’Tis the season to be jolly, which means that retailers everywhere are breaking out their best seasonal wares, whether it’s ugly Christmas sweaters or mammoth Rudolphs for your front lawn. Traditionally, we American Jews have looked at these rites of commerce with an air of bemusement, grateful that our wintertime holiday required nothing more complicated than a small and tasteful menorah. But lately, the ghost of Christmas commerce is haunting us, too.

On a recent trip to a large retailer, we spotted the following abominations: a festive tray featuring four minuscule bearded dudes, their hats decorated with dreidels, above the phrase “Rollin’ With My Gnomies”; a throw pillow, in the blue-and-white color scheme of the Israeli flag, stitched with the phrase “Oy to the World”; an assortment of elves, sporting Jewish stars and looking like they belonged more in a Brooklyn yeshiva than anywhere near the North Pole; and a set of three kitchen towels with the truly baffling wording, “Peace Love & Latkes.”

We have absolutely nothing against the practice of cultural appropriation. We’re guilty of it ourselves: Flip through any Jewish cookbook, and you’ll see traces of the spices and herbs we picked up from different parts of the world before once again getting expelled. We’ve also shared with the world our own cultural assets, like monotheism and Natalie Portman. It makes us kvell when something profoundly and fundamentally Jewish gets embraced by the world at large. Nothing makes us happier than, say, strolling through the airport in Boise and seeing a bagel shop with a distinctly Jewish name selling a jalapeño bacon bagel with reduced fat salsa schmear — it’s our gift to America. Y’all are welcome.

But weird bagels are one thing. Hanukkah becoming Christmas is another.

The holiday we celebrate more or less around the same time as the Yuletide isn’t “the Jewish Christmas.” In terms of the holiest days on the Jewish calendar, it wouldn’t even crack the top five. Hanukkah doesn’t hold a candle to Rosh Hashanah and Yom Kippur in the fall or Passover in the spring. It’s neither a fast nor an epic feast. Its proximity to Christmas is probably the most marketable aspect of Hanukkah, a holiday specifically designed not to appeal to the masses.

Hanukkah, after all, is a commemoration of an ancient uprising by a band of bearded zealots, the Maccabees, who took arms not only against the oppressive Greeks — but also against their fellow Jews who happily assimilated into the cosmopolitan culture of the day. Sure, the holiday has taken on a few embellishments over the years, like eight nights of presents, concessions to make sure our kinderlach don’t feel left out when you-know-who comes sliding down the chimney. But at its core, Hanukkah is about celebrating our Jewish particularity, relishing our differences from the wider world. The commercialized Christmas creep, the repackaging of Hanukkah to fit the gingerbread cookie cutter mold, is precisely the sort of stuff those Maccabees were fighting. The entire point of Hanukkah is that it’s not Christmas.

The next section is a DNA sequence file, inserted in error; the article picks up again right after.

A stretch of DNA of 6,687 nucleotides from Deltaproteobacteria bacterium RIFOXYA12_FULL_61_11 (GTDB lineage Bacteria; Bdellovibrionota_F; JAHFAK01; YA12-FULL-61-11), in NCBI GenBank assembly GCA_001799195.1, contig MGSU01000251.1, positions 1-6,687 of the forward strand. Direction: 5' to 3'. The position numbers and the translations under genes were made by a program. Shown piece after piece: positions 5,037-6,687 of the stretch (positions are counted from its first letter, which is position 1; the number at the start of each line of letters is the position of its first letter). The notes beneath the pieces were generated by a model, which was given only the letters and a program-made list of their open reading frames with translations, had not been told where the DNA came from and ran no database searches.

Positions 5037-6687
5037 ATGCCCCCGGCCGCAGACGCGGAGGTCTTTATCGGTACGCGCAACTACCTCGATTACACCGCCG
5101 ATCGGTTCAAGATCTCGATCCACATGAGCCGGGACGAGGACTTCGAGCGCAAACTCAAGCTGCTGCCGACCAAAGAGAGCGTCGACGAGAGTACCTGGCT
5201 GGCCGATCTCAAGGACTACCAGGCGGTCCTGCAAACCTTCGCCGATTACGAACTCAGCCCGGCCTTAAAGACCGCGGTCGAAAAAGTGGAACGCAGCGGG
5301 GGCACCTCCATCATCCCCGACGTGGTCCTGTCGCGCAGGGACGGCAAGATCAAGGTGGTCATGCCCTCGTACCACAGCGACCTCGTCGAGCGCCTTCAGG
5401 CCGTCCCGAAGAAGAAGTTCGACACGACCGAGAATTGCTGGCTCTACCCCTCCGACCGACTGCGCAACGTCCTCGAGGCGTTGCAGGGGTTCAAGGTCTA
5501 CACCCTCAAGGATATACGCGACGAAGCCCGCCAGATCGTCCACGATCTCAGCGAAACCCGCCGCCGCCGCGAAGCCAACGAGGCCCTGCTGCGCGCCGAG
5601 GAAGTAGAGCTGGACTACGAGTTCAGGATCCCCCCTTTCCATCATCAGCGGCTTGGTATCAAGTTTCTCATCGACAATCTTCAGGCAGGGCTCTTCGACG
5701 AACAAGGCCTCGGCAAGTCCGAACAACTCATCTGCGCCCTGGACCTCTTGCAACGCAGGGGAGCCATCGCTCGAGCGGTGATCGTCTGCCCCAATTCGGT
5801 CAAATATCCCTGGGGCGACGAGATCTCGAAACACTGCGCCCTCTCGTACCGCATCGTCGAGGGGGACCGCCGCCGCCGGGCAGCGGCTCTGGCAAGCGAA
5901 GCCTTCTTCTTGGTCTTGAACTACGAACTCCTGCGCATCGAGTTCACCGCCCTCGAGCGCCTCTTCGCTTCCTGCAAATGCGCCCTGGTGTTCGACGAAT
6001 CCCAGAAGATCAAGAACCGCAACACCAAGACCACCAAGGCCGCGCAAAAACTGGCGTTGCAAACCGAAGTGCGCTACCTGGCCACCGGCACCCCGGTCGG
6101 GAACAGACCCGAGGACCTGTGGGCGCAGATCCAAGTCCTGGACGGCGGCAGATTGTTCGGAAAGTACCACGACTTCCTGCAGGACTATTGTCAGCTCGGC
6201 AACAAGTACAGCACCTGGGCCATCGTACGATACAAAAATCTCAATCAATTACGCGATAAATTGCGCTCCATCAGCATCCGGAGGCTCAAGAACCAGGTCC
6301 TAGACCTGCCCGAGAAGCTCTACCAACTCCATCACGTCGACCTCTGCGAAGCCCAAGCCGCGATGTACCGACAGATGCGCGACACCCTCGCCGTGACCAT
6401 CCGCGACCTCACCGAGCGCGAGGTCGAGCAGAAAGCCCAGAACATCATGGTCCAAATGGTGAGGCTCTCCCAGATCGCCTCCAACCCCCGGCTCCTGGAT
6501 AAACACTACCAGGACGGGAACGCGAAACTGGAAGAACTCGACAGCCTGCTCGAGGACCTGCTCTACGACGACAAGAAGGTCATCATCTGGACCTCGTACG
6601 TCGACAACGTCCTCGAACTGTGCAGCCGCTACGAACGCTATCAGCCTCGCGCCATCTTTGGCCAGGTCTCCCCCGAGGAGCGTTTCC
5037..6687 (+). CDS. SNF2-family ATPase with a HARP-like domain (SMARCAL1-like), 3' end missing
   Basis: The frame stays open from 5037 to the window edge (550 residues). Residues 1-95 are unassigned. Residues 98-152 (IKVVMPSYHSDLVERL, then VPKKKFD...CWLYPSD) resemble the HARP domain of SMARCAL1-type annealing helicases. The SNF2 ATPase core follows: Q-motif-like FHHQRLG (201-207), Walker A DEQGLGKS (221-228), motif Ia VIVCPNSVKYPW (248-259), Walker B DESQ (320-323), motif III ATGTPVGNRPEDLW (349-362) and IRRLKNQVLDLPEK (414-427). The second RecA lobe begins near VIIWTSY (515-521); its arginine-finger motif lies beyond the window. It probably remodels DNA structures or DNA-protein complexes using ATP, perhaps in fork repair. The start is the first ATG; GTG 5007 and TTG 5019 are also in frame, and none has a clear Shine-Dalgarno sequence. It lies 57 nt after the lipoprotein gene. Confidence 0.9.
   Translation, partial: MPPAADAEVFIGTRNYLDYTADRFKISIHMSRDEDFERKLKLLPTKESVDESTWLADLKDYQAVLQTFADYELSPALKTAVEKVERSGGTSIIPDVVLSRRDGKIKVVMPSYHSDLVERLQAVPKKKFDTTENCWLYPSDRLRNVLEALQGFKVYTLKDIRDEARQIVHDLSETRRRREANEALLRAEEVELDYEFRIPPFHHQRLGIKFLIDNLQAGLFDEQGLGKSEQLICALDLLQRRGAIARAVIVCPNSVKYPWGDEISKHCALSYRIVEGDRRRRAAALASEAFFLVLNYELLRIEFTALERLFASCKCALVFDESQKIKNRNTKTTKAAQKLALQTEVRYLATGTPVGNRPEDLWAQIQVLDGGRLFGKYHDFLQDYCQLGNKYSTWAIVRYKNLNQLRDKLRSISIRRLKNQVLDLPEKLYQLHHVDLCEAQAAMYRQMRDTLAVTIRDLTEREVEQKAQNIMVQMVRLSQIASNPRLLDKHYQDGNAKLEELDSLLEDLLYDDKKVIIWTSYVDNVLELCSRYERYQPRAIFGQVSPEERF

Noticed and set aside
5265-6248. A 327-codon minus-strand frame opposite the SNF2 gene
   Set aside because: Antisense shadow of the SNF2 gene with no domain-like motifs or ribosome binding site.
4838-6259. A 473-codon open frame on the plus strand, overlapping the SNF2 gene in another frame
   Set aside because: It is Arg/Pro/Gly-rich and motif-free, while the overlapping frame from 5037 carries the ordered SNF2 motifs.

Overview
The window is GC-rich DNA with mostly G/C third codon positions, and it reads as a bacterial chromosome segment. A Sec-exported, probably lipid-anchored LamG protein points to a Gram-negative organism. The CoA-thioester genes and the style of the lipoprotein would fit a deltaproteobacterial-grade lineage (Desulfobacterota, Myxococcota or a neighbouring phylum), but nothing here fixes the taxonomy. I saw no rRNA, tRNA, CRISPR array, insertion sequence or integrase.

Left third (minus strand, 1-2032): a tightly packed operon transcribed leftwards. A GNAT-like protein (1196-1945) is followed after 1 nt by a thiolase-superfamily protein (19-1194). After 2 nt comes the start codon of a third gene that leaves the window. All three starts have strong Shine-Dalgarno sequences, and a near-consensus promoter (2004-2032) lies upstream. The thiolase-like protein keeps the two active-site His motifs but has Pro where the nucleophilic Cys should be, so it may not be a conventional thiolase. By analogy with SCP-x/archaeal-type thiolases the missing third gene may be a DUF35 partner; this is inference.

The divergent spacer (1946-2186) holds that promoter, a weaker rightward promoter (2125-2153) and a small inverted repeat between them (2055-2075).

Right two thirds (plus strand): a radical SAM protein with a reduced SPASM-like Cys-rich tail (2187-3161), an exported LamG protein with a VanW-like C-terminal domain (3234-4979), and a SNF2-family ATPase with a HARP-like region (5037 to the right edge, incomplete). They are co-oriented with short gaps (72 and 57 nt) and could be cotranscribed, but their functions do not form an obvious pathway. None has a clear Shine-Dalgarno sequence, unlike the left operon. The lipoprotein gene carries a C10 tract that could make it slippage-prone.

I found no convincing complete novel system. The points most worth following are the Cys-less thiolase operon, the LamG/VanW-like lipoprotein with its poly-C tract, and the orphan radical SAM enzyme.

These days, of course, commerce may not be the only motivation for merchants hawking Christmas-y Hanukkah wares. Some of the marketing (and the Hallmark movies) seems to be attempting a sort of cultural sensitivity, an inclusivity, the kind that leads people to say “Happy Holidays.” But what we Jews want is respect for particularity — yours, and ours. That’s why we’ll gladly wish you a “Merry Christmas,” and even partake in the occasional eggnog. We celebrate difference and appreciate public displays of religiosity. So wish us a “Happy Hanukkah” (if we’re being honest, “merry” does sound, well, goyish). Don’t assume we’ll be offended because we’re a minority. We love having our own thing. And we don’t suffer from stocking stuffer envy. We appreciate nothing more than someone taking a moment to learn about our tradition, so if you drop a line about the Maccabees or the miracle of the little tin of oil that lasted eight nights, we promise you a latke.

And when we say “our tradition,” we really mean “our traditions.” Jews all celebrate the same core holiday, but those of us who hail from the Middle East, say, have holiday treats of their own, and Ethiopian Jews (relative newcomers to the holiday’s rituals) have nonetheless deeply engaged with the historical account of the Maccabees for centuries, and all of them make the holiday, and Judaism itself, that much more beautifully diverse. We’re not all Ashkenazi Jews straight out of the eastern European shtetl — just another reason items like the “Dancing Bubbe,” a stereotypical Yiddishe mama doll from the makers of the Mensch on a Bench, who squawks in a “Jewish” accent and shakes her booty when you press a button, are so disappointing. We come in all colors, and our differences only make what we have in common more profound, as is the case in any warm and loving family.

But finally, and most urgently, this plea: Enough with the Christmas-y looking Hanukkah swag. We beg of you. Keep the elves and the jollies and the funny caps. We don’t need them in our holiday. No Jew has ever gazed longingly at a 12-foot inflatable reindeer and wished in her heart she had an equally large Moses to display in front of her house. And if we want an outfit to wear on special occasions, all we have to do is reach into the closet and pull out our tallis, or prayer shawl. Unusual garments, we’ve got. Accessories, too. Just wait until you see our tefillin.

So, friends, a very merry Christmas from us to you. And may this year bring us nothing more than an abundance of blessings and a dearth of hideous cheap tchotchkes.

Twitter: @unorthodox_pod